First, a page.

During her long reign Queen Victoria set the fashion by wearing jewelry fashioned from stones and agates that were found in her beloved Scotland. And with her purchase in 1847 of her Scottish castle, Balmoral, the popularity of all things Scottish soared. British examples of this sweeping fashion are to be seen in the novel written by Elizabeth Gaskell. In her novel, “Cranford” (1851), set in the Cheshire village of Knutsford, one of the characters, Miss Pole, was wearing no less than seven pebble brooches. (I’ll be watching for this myself the next time I view the BBC television production of “Cranford.”) This jewelry was often called “Scotch pebble jewelry” because the stones were often found as pebbles in rivers and along their banks.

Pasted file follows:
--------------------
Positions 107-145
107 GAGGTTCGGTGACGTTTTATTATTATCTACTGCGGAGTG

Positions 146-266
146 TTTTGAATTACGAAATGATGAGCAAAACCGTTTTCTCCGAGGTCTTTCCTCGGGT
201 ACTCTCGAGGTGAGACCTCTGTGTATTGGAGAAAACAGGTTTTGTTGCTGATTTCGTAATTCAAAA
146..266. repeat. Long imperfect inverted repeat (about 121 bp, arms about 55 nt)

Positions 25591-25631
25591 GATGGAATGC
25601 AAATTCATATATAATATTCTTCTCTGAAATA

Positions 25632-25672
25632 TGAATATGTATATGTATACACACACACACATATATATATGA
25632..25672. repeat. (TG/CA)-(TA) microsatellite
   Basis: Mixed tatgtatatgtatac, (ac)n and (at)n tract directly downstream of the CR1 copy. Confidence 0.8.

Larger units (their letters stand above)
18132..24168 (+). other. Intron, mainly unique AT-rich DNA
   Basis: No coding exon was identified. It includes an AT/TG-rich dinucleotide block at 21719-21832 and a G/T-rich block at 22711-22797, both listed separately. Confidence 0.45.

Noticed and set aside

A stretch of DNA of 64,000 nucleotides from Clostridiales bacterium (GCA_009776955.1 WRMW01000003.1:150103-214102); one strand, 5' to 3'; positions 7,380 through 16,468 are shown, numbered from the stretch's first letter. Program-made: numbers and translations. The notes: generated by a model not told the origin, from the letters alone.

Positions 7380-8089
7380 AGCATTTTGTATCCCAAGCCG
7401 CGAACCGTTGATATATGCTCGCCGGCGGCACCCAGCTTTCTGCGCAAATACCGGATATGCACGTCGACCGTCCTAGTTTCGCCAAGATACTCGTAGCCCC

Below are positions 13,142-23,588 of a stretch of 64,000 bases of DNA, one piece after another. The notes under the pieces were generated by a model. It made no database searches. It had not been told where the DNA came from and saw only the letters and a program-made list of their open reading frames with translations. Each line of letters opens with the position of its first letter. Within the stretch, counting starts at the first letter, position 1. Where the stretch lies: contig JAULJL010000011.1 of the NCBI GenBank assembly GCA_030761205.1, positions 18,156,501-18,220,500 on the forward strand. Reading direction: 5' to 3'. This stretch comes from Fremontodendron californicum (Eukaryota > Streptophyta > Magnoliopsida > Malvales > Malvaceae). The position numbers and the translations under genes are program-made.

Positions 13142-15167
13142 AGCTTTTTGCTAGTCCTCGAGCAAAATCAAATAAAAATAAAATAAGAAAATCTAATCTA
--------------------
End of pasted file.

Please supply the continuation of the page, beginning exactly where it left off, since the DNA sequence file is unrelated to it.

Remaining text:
“Plaid” brooches received its name from the way in which the agates were set; that is, they were set in rectangles and squares to mimic the tartan plaids of Scottish costumes. This brooch has the plaid effect cross-wise in various types of agate. The agate was placed in a simple setting that resembles a painting frame. The piece dates to the late 19th/early 20th century. “Plaid” brooches are considered difficult to come by.
The colors of the stones complement each other yet provide enough contrast for the “plaid” pattern to emerge. The mount is decorated with a series of plain bars separated by scroll-like engraving.
Although in excellent condition overall, the center stone has a surface scratch. However, small surface scratches are common in pieces of jewelry that were worn every day and handled frequently over their lives of over 100 years. The hinge is tight and in good working order.
It measures about 2-1/2 inches wide by 2-1/8 inches high.
A similar example of this brooch can be found in the book by Diana Scarisbrick, “Scottish Jewelry: A Victorian Passion,” on page 38.
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